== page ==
Background: We studied the efficacy and safety of mycophenolate mofetil (MMF) and tacrolimus as second-line therapy in pediatric patients with autoimmune hepatitis (AIH) who were intolerant or non-responders to standard therapy (corticosteroid and azathioprine).
Patients and methods: We performed a retrospective study of data from 13 centers in Europe, USA, and Canada. Thirty-eight patients (< 18 years old) who received second-line therapy (18 MMF and 20 tacrolimus), for a median of 72 months (range 8-182) were evaluated. Patients were categorized into two groups: Group 1 (n = 17) were intolerant to corticosteroid or azathioprine, and group 2 (n = 21) were non-responders to standard therapy.
Results: Overall complete response rates were similar in patients treated with MMF and tacrolimus (55.6 vs. 65%, p = 0.552). In group 1, MMF and tacrolimus maintained a biochemical remission in 88.9 and 87.5% of patients, respectively (p = 0.929). More patients in group 2 given tacrolimus compared to MMF had a complete response, but the difference was not statistically significant (50.0 vs. 22.2%, p = 0.195). Biochemical remission was achieved in 71.1% (27/38) of patients by tacrolimus and/or MMF. Decompensated cirrhosis was more commonly seen in MMF and/or tacrolimus non-responders than in responders (45.5 vs. 7.4%, p = 0.006). Five patients who received second-line therapy (2 MMF and 3 tacrolimus) developed side effects that led to therapy withdrawal.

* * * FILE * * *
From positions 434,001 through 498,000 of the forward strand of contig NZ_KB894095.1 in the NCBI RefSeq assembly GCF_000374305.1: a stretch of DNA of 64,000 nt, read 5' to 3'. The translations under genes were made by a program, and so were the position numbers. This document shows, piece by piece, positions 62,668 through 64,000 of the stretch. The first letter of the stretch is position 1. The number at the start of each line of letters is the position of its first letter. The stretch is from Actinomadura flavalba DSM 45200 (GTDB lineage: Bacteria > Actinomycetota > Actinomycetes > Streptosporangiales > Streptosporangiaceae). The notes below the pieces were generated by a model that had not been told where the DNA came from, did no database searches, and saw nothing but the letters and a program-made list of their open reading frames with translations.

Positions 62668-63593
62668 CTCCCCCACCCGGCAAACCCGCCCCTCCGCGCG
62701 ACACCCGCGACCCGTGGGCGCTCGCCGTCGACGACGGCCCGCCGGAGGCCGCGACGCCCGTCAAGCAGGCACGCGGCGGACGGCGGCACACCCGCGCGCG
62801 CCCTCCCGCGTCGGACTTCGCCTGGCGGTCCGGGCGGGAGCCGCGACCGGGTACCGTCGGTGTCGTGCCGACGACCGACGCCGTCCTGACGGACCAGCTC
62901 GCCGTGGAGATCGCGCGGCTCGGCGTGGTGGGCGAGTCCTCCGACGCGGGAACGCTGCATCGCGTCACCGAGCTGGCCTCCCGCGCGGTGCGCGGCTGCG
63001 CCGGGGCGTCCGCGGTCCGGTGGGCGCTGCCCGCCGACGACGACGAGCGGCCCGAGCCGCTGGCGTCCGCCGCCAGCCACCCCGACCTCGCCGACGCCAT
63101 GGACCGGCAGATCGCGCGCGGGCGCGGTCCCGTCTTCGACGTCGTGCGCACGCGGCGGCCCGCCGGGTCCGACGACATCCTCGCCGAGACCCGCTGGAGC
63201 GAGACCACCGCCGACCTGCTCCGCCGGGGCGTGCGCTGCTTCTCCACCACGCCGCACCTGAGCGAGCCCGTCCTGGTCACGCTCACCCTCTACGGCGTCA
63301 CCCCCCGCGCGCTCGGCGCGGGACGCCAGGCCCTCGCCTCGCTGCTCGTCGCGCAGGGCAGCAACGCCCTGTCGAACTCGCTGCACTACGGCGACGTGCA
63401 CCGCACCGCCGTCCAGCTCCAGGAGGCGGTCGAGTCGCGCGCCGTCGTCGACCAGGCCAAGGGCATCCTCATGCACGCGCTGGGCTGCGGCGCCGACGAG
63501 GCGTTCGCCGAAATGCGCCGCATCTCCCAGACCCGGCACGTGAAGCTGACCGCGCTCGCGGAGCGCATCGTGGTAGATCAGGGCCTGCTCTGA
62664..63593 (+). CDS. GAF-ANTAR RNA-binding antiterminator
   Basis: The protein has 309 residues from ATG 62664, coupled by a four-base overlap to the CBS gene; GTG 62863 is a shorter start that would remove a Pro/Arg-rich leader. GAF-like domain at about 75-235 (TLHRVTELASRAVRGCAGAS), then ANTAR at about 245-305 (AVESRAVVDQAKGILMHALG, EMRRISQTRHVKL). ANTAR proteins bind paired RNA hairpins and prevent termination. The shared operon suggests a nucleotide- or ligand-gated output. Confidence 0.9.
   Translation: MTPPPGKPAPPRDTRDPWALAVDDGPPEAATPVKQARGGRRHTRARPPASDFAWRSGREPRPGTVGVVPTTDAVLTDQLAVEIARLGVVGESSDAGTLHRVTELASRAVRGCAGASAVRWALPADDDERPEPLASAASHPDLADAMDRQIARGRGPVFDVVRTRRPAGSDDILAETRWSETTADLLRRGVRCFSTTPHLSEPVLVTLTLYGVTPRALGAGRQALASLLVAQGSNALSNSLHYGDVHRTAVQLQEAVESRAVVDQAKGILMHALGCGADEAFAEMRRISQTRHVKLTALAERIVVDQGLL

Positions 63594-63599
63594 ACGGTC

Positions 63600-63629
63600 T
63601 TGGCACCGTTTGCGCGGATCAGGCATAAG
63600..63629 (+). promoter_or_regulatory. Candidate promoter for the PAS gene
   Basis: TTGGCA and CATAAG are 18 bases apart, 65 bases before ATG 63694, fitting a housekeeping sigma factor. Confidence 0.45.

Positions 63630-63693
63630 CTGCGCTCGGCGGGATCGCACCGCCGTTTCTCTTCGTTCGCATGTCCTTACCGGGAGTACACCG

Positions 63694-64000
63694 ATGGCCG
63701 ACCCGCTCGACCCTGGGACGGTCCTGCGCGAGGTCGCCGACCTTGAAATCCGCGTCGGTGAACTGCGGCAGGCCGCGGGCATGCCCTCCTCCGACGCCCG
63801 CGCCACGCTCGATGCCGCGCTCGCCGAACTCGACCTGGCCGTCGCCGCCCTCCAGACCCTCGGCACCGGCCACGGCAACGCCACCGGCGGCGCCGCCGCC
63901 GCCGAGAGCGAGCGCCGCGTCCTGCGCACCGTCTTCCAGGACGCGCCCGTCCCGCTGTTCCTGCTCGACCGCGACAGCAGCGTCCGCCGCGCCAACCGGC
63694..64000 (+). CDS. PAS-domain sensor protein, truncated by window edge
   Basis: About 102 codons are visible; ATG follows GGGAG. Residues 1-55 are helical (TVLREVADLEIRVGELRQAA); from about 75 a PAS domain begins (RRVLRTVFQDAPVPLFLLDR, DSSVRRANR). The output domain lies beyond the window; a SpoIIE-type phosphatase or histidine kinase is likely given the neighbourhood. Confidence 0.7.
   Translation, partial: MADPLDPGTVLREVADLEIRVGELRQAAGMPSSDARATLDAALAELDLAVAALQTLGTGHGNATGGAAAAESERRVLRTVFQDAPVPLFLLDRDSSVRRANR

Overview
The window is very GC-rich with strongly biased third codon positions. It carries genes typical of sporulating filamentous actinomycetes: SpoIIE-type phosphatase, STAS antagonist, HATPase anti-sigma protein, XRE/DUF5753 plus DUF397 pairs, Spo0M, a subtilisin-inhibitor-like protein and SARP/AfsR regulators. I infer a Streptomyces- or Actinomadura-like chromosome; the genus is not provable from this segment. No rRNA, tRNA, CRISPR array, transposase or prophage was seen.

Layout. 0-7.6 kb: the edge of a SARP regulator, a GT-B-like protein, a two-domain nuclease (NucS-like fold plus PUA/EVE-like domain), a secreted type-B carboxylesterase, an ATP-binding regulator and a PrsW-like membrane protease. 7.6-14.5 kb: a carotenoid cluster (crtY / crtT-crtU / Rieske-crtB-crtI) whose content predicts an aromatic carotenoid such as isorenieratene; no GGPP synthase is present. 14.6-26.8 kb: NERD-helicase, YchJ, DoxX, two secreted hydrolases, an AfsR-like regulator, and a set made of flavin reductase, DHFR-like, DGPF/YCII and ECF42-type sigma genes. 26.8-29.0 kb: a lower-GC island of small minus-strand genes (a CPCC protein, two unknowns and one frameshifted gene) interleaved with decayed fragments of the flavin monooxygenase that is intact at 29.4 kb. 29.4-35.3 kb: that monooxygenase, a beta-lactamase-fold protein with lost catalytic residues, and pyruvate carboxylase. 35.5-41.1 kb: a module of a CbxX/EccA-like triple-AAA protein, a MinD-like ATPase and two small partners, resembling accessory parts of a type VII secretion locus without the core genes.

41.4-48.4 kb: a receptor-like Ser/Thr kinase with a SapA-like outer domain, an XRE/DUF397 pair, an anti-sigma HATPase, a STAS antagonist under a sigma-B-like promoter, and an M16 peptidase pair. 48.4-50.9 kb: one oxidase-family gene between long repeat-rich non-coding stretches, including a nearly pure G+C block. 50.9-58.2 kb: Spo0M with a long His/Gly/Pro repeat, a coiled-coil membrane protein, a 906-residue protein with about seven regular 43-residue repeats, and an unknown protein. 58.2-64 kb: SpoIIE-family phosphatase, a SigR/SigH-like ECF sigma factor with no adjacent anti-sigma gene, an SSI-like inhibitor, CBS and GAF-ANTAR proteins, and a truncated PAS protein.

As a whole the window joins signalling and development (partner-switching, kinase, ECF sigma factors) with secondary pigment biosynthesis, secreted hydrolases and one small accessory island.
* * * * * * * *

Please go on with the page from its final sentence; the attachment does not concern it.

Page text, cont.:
Conclusions: Long-term therapy with MMF or tacrolimus was generally well tolerated by pediatric patients with AIH. Both MMF and tacrolimus had excellent efficacy in patients intolerant to corticosteroid or azathioprine. Tacrolimus might be more effective than MMF in patients failing previous therapy.
Keywords: Autoimmune hepatitis; Cirrhosis; Liver transplantation; Mycophenolate mofetil; Pediatric; Second-line; Tacrolimus.